Thursday, October 7, 2010

Magnus - Acceptance of Death (2010)

Very often, the human race will disappointment me, as with their utter failure to recognize the explosive talent and potential of obscure Polish death and thrash metal bands when it mattered most (late 80s, early 90s). Of course, I'm talking mostly about about Magnus, who released two fierce and pleasurable efforts in 1992 called Scarlet Slaughterer and I Was Watching My Death that, despite their wealth of aggression and riffs, were nothing more than a blip on the radar of a few European fans, and those of us who had the pleasure to trade tapes with those sick fucks. Blame it on Poland's political environment at the time, on economic problems, on lack of distribution channels. Blame it on the virtual death of thrash metal cum 1992, leaving hybrid bands like this one in the dust. Blame it on humanity.

Well, Magnus have seen fit to accept our apologies and flatten our faces with yet another effort, some 16 years after the third, forgettable Alcoholic Suicide dropped in it's tape only format (like many other thrash and death metal bands of the period in Poland, the cassette was the sole viable option). Naturally, the band have benefited from the increases in technology, thus Acceptance of Death is more polished than the previous records by several orders of magnitude. Thankfully, they have not lost their spasmic, blustering edge, and this new album is just as heavy, if not heavier than those scathing, savage offerings of the 90s, and you could probably best compare this to a more speed/thrash take on Vader, largely through the vocals, as Rob Bandit sounds somewhat like Peter in spots.

Magnus also have the tendency to get pretty strange. Not all is merely blasting formality here, as a track like "Worm" proves, opening with an intense barrage of speed/death and then dissolves into an almost jazzy discord, as if the Poles had been studying up on their copy of Gorguts Obscura. "They'll Bury" is also a little odd, like some sparse industrialized metal, bruising riffs cut down to electronic, staccato rhythms and space age sampled sounds ringing off under the bloated, bizarre vocal performance. However, most of the record delivers the blood thirsty neck whipping conjuration one might expect, like the initial trio of "False God", "Appear" and "Spirits" which all tear the face clear off the listener, since the ears strive to hold on. A few of the tracks like "Private Religions" incorporate slower, groovy rhythms that remind one of the meatier thrash of the 80s, like S.O.D. or Slayer's breakdowns, but even in this case, the pace is increased and more interesting riffs begin to flutter through.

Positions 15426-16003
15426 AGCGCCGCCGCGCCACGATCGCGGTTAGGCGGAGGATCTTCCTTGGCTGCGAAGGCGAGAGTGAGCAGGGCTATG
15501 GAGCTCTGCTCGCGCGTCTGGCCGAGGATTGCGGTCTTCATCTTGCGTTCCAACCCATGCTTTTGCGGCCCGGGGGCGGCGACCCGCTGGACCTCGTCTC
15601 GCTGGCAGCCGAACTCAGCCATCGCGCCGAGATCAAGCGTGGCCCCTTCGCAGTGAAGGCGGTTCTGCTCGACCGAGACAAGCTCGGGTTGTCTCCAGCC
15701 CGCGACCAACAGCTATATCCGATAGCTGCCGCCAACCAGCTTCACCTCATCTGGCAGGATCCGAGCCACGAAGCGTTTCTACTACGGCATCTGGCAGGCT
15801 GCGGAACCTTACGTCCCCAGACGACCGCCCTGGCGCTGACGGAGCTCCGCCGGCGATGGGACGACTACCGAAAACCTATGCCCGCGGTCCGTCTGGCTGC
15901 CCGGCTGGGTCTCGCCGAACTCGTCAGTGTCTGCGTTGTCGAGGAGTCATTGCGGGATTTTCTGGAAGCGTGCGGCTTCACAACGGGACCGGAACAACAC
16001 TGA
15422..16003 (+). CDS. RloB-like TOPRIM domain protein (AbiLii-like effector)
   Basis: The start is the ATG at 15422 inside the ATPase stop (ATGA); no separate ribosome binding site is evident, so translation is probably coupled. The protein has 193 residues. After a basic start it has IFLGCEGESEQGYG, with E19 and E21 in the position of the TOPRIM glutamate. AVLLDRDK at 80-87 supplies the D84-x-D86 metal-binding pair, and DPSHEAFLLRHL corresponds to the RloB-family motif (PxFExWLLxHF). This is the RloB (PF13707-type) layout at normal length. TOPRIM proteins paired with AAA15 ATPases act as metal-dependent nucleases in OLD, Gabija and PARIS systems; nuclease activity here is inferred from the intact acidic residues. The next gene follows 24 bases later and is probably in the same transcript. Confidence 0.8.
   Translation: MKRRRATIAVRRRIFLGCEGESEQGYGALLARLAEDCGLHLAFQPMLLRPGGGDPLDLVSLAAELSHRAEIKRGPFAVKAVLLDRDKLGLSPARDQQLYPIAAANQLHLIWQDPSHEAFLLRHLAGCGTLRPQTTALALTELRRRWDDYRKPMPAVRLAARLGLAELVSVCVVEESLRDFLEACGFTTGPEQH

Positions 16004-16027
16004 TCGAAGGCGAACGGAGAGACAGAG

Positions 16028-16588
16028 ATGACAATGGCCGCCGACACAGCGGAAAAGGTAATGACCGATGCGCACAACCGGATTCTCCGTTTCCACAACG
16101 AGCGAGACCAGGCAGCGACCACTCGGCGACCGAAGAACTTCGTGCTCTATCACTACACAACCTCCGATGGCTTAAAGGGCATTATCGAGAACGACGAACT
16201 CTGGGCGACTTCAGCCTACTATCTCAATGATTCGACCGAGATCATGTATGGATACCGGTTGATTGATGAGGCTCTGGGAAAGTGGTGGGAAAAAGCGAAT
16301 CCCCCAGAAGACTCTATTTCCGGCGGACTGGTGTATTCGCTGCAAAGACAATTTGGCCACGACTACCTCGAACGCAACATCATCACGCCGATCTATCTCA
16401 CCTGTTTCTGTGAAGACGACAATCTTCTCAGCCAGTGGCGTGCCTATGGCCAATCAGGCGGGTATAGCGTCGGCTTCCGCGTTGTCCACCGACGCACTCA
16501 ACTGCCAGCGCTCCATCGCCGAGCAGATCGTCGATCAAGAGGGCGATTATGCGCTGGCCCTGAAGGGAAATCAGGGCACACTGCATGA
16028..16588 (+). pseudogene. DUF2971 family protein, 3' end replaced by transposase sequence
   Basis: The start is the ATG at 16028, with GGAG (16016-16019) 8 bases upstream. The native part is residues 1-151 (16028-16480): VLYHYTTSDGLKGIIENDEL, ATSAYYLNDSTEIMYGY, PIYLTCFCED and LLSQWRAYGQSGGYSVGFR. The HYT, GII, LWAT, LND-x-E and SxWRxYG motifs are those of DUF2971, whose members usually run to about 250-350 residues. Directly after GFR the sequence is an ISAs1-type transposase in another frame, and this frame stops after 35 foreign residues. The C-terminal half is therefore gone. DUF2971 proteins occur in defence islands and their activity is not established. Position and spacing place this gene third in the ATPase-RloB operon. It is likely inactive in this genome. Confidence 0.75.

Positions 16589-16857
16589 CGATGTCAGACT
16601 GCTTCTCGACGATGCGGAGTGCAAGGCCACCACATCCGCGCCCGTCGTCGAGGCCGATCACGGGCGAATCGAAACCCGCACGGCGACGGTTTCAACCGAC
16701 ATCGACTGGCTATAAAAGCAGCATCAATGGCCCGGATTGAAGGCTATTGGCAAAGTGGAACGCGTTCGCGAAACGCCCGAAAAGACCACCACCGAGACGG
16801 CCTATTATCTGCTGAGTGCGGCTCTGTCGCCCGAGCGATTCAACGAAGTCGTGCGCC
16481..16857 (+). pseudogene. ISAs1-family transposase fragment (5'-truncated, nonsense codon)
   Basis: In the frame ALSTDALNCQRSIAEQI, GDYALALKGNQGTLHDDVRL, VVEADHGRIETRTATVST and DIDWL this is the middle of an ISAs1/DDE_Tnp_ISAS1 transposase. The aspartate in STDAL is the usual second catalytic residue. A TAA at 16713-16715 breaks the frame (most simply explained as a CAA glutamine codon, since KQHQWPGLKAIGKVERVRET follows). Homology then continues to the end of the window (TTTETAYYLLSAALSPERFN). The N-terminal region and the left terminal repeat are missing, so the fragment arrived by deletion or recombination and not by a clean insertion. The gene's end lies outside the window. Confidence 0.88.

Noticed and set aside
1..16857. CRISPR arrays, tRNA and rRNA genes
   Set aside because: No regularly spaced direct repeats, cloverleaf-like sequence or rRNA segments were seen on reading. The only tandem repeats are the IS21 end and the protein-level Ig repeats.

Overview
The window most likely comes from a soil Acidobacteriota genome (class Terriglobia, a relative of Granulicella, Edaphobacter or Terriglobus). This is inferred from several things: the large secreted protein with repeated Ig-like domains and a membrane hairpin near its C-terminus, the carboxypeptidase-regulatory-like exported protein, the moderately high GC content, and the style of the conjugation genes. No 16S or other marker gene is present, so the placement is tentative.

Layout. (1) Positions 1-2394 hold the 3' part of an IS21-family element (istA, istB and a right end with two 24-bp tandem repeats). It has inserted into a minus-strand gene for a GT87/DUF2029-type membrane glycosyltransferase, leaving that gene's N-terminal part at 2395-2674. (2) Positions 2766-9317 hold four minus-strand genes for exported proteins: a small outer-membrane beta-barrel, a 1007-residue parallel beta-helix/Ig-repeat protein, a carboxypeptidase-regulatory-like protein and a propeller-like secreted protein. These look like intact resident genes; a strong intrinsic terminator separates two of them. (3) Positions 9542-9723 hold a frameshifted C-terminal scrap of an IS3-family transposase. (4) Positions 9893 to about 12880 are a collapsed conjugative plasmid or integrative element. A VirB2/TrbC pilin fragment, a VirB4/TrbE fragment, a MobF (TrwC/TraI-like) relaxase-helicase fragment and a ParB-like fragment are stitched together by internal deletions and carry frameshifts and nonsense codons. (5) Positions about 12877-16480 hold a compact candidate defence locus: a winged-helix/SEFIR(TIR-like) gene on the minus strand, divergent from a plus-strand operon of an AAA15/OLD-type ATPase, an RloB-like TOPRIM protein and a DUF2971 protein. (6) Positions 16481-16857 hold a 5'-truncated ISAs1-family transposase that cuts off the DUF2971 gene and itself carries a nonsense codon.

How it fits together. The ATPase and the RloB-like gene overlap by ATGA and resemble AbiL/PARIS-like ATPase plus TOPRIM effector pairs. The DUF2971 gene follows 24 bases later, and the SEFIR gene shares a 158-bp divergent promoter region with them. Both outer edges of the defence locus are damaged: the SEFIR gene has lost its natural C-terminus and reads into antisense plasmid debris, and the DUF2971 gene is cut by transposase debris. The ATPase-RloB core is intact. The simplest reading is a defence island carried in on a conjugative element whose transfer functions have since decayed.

Acceptance of Death does not live up to the first two records, which for their time were carnal and unswerving in their intensity, and possessed a raw, underground charm that truly enthralled me. However, what I can say is that this is really fucking heavy, even more death metal than the early work and proof that old bones can still crank out vitriol and speed to compete with the youngsters. I'll admit that there were not a lot of riffs here to come out and knock me dead, even though the pure, grisly energy of the band made for at least an engaging listen. It's no Scarlet Slaughterer, but for such an obscure entity as this to keep it together and produce a new effort after so many years simply reeks of conviction, and that the material is still decent is telling of their talents to begin with. So, welcome back.

Verdict: Win [7/10]

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